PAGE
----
Philippine arts

Sentiments split on SC ruling freeing convicts like ‘beast’ Sanchez

Lian Buan

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Sentiments split on SC ruling freeing convicts like ‘beast’ Sanchez

It sparks debate on a law that applies to all, even to a convict whom the Supreme Court called an "unthinking beast." It also reignites opposition to death penalty


MANILA, Philippines – Rape-slay convict Antonio Sanchez, who perpetrated a horrific gang rape and murder of two college students and who was sentenced to 7 terms of reclusion perpetua, is set to be released after 25 years in prison because of a recent Supreme Court ruling on reduced prison terms.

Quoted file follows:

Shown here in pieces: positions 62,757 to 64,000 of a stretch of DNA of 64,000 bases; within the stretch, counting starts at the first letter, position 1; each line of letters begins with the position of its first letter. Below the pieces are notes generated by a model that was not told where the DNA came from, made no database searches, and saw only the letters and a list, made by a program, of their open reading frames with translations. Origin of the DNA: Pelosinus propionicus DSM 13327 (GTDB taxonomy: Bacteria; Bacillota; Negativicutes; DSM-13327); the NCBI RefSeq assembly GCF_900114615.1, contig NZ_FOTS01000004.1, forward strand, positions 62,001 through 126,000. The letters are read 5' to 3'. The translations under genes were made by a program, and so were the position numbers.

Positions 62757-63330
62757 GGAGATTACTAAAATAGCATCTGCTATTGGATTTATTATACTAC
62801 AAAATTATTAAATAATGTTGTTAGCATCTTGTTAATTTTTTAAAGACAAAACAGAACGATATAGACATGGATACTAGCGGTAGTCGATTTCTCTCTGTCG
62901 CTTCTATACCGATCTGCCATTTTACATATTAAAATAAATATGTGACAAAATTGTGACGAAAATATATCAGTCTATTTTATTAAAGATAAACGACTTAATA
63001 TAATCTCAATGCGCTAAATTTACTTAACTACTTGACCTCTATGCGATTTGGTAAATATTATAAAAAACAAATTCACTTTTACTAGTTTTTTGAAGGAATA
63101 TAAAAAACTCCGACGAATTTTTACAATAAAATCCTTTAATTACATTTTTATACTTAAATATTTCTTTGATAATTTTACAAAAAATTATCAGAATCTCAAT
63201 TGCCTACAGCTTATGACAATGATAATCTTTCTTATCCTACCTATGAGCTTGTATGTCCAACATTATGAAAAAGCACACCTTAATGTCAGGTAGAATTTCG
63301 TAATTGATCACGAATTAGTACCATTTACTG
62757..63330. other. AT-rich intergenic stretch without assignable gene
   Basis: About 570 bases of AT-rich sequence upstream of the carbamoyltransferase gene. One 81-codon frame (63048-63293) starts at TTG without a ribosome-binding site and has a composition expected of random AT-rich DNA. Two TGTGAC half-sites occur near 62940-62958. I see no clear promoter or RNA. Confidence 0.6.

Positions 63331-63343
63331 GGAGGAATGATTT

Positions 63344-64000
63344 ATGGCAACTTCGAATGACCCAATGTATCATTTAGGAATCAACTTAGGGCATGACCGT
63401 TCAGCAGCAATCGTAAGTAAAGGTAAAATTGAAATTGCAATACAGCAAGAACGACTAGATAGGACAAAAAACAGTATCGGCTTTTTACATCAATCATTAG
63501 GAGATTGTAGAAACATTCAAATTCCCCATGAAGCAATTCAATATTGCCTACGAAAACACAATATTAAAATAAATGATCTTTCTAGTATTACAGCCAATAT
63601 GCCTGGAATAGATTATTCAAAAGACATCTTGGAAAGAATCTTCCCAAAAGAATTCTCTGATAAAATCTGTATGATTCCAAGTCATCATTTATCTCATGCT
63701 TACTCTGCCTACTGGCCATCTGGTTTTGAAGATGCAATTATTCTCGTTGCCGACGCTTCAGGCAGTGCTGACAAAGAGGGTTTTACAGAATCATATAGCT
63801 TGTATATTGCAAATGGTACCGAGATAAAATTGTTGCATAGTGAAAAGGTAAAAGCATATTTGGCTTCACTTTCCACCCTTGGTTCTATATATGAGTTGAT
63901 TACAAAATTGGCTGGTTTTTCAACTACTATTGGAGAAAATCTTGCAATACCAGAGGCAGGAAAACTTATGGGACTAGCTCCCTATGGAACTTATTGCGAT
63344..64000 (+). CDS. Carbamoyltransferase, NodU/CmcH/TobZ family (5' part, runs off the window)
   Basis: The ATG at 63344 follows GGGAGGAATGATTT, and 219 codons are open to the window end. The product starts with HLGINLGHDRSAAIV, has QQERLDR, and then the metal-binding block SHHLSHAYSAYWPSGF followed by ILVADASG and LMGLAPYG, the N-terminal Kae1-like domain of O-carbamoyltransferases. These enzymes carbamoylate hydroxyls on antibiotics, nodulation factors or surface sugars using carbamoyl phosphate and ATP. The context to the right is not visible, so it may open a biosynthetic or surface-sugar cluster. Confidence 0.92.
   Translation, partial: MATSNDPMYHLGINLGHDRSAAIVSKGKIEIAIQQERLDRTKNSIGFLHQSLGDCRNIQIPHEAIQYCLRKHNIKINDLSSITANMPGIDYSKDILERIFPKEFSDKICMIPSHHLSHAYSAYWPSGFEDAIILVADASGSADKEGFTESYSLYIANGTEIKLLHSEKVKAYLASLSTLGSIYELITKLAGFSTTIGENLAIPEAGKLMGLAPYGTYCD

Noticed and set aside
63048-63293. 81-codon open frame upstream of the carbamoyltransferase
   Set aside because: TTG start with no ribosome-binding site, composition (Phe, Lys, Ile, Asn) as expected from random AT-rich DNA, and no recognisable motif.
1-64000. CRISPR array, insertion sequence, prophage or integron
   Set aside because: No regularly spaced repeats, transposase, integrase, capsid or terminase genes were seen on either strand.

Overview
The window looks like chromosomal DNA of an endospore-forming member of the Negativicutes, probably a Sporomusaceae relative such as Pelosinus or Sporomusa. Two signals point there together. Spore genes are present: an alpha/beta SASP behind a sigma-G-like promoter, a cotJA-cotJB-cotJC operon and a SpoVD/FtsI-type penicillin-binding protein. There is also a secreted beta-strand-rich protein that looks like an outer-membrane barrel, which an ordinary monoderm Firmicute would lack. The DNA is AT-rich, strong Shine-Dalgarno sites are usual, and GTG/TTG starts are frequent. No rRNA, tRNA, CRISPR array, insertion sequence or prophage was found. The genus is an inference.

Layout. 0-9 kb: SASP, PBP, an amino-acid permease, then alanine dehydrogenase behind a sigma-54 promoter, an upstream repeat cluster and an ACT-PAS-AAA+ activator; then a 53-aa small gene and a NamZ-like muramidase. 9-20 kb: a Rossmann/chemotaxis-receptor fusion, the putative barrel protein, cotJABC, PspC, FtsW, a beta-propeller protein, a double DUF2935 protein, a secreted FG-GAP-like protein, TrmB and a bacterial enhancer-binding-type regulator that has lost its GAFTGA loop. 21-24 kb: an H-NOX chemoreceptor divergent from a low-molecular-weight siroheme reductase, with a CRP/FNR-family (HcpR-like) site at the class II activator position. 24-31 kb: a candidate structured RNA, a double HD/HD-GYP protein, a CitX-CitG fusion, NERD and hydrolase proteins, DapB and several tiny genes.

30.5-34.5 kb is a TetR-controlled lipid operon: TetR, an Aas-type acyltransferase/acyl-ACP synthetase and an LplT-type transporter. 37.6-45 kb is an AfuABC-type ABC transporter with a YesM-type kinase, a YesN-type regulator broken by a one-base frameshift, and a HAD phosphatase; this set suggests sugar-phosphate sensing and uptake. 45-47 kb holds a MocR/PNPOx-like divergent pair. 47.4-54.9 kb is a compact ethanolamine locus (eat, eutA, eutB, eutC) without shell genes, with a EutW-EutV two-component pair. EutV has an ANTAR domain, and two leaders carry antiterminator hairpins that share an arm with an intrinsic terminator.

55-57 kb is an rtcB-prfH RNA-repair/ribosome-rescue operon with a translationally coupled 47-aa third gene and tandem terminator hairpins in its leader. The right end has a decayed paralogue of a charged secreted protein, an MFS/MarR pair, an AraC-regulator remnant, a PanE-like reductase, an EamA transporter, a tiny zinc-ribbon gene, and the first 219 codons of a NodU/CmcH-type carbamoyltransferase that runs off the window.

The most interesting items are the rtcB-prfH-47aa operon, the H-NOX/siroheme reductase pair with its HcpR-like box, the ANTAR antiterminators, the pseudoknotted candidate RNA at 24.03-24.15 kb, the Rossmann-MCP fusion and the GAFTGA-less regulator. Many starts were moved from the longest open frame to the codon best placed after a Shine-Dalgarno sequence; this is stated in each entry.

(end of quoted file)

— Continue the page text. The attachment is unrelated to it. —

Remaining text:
Sentiments are split: former social welfare secretary Judy Taguiwalo is unequivocally against the release of Sanchez, whom the Supreme Court called an “unthinking beast.” 

“Another travesty of justice under this administration is ongoing…We cannot allow this injustice to happen,” Taguiwalo said in an impassioned Facebook post Wednesday, August 21.

But human rights lawyers from all sides sing one tune: a law that applies to one must apply to all.

The Supreme Court ruling

Here are the facts. It was former president Benigno “Noynoy” Aquino III who passed Republic Act 10592 in 2013 which provided for new guidelines on how to compute good conduct time allowance or GCTA. The GCTA comes in many forms, which is then deducted from the total prison term.

The Implementing Rules and Regulations (IRR) released by then-justice secretary Leila De Lima and then-interior secretary Mar Roxas, indicated that the law would apply prospectively only, or to those jailed after the law was passed in 2013.